Birmingham Women’s and Children’s trials VR tech

Birmingham Women’s and Children’s NHS Foundation Trust is trialing virtual reality (VR) technology, with a view to helping reduce anxiety during medical procedures for young people and children.
By introducing VR, the trust hopes it will play a role to help make injections ‘less scary’ for patients, and help to distract them through the immersive experience.
As one of the reasons for the trial, the trust cites a recent National Institute of Health Research (NIHR) paper, which suggests virtual reality has the potential to distract children from ‘self-reported pain and anxiety during medical procedures’. The NIHR study of 859 patients evaluated pain and anxiety levels whilst using virtual reality, and reported a ‘large effect compared with treatment as usual’.
Dr Ben O’Sullivan, Consultant Paediatric Anaesthetist, Birmingham Women’s and Children’s NHS FT, said: “Being a gamer myself, I understand that virtual reality allows you to be cognitively wired into something else that creates an immersive distraction. We’ve found that the roller coaster games have been the most popular for our kids and the relaxing hypnotic backgrounds have worked really well for those with learning disabilities, to provide a sense of comfort in an unfamiliar environment.
“Being at hospital is already quite a scary time for children – so it’s really important for us to ensure that young people and children are respected, and a level of comfort is maintained throughout their time at our Children’s Hospital.”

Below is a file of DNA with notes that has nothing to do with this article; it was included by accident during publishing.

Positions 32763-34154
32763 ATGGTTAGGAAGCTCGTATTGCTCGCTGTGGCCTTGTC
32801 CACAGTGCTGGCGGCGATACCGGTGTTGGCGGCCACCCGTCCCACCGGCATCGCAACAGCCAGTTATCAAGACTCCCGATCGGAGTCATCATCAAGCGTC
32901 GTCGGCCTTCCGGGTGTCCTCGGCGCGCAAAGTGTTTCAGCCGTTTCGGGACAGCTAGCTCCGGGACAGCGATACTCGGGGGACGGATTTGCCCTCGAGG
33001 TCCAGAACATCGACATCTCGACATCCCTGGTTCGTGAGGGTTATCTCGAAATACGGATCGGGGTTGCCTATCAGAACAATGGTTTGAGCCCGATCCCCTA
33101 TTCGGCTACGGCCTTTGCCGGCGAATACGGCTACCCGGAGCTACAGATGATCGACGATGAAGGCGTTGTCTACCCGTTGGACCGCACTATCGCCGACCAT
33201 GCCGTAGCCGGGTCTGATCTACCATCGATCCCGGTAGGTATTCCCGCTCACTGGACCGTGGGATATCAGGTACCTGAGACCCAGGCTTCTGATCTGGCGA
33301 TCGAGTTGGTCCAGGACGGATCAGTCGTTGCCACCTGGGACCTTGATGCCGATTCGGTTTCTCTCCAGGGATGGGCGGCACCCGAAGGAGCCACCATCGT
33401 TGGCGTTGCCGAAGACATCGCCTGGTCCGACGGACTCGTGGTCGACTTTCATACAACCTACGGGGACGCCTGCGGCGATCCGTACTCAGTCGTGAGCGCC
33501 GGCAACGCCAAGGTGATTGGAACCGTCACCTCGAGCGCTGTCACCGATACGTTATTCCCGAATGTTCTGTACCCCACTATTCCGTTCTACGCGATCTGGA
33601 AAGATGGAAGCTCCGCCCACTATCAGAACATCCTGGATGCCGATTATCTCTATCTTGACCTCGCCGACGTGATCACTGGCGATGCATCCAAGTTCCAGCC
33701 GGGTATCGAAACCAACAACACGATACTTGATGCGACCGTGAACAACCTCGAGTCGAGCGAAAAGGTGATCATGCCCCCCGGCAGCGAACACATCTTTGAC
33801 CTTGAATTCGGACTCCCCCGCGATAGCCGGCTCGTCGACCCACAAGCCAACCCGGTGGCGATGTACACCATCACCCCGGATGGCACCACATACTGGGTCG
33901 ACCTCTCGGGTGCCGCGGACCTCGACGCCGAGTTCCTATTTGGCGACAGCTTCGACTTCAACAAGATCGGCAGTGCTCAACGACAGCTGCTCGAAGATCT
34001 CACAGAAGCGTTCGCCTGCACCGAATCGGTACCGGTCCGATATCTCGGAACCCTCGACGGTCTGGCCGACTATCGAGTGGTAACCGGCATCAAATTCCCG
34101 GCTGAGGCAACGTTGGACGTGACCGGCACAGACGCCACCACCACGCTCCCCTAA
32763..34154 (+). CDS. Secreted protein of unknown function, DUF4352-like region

As part of the trial, the trust is exploring the use of the tech to ‘reduce the amount of general anaesthesia that is administered’, hoping to then minimise the risk of side effects of the medication. The tech is also being used to help children to ‘stay still’ during medical procedures.
On VR related news, HTN recently reported on the use of the technology to provide a 360 degree virtual tour of a hospice to help families see what it’s like before attending. Similar tech is being used at Sheffield Children’s Hospital to support children explore everything  – from the waiting area to the operating theatre – to help patients prepare and familiarise themselves for their visit.
VR technology is also being trialed with healthcare staff at Cambridge University HospitalsNHS FT. The trust has introduced ‘hologram patients’ as part of mixed reality clinical training, to provide an immersive 3D learning application to help students assess, diagnose, and treat conditions through holographic simulations, which are said to include ‘realistic medical responses’.
 

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